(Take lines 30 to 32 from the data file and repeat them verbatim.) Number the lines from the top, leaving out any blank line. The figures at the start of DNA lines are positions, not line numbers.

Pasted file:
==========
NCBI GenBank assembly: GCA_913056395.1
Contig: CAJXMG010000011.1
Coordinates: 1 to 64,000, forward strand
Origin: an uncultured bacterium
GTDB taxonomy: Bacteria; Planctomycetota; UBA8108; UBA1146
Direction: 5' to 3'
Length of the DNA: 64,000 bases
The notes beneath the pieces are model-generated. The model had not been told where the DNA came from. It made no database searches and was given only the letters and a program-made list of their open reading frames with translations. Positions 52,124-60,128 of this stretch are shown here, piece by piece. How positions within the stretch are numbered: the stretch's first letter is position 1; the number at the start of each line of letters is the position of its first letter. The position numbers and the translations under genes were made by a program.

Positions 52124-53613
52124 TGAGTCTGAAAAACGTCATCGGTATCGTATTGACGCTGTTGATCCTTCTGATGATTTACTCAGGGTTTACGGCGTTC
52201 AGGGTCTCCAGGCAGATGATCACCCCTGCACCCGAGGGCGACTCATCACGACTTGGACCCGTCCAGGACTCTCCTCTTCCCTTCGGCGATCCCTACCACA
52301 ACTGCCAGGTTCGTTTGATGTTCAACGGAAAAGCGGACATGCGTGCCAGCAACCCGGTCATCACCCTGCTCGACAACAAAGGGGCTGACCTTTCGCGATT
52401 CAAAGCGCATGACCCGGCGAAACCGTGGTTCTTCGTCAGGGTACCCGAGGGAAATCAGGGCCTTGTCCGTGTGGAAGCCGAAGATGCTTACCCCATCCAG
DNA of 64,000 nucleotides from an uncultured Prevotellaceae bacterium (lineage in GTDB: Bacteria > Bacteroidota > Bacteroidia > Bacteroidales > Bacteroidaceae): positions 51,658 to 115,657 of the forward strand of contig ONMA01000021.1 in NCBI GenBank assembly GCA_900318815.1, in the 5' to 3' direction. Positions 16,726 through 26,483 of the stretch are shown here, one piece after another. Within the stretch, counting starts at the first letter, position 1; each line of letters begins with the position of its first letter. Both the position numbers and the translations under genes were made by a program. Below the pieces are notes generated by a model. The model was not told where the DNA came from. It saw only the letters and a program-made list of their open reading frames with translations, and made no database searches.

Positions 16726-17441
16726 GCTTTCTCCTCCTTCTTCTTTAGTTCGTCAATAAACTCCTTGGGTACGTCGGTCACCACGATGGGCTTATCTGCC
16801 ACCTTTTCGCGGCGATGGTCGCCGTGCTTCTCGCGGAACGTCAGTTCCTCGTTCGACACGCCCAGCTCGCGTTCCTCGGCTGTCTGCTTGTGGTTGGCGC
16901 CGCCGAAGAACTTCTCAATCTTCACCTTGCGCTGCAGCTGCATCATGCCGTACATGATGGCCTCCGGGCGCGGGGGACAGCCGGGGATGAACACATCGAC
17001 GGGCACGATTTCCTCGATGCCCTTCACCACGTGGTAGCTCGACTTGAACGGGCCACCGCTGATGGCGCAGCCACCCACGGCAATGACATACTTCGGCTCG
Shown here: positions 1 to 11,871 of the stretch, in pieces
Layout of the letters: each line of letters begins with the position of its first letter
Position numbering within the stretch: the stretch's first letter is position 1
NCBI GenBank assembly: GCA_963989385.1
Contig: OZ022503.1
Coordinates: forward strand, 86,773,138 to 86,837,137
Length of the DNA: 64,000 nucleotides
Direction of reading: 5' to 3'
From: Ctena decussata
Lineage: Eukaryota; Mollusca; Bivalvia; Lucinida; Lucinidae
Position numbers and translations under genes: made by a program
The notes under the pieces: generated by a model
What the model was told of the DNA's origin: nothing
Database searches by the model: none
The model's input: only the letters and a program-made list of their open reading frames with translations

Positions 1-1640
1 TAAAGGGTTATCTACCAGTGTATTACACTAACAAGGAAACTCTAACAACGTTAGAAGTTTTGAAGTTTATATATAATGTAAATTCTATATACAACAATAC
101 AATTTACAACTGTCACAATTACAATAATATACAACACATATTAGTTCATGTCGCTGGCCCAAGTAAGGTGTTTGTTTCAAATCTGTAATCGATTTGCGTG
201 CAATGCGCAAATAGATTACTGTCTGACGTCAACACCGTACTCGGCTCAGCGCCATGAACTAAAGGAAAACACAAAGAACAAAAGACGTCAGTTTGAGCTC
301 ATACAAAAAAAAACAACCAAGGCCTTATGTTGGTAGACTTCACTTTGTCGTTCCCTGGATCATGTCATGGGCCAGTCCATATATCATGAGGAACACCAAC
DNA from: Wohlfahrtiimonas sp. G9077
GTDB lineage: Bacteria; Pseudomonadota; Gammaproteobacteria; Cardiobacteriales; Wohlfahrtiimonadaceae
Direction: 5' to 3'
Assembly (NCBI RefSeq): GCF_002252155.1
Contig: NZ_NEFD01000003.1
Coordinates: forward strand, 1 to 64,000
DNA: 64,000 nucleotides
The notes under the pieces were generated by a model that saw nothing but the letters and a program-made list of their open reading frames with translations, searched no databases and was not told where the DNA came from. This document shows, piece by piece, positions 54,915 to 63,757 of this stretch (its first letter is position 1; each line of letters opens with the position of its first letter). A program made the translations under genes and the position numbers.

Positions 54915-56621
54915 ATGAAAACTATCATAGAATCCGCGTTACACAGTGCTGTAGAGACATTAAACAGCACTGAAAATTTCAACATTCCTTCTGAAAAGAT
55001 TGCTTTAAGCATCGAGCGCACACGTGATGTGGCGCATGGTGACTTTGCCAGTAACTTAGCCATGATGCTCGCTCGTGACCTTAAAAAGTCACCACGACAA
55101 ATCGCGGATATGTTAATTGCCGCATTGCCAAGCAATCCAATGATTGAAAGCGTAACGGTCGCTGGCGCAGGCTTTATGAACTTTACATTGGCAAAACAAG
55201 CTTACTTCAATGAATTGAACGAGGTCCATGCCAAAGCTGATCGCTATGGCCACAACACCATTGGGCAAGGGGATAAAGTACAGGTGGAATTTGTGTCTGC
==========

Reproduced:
Position numbers and translations under genes: made by a program
The notes under the pieces: generated by a model
What the model was told of the DNA's origin: nothing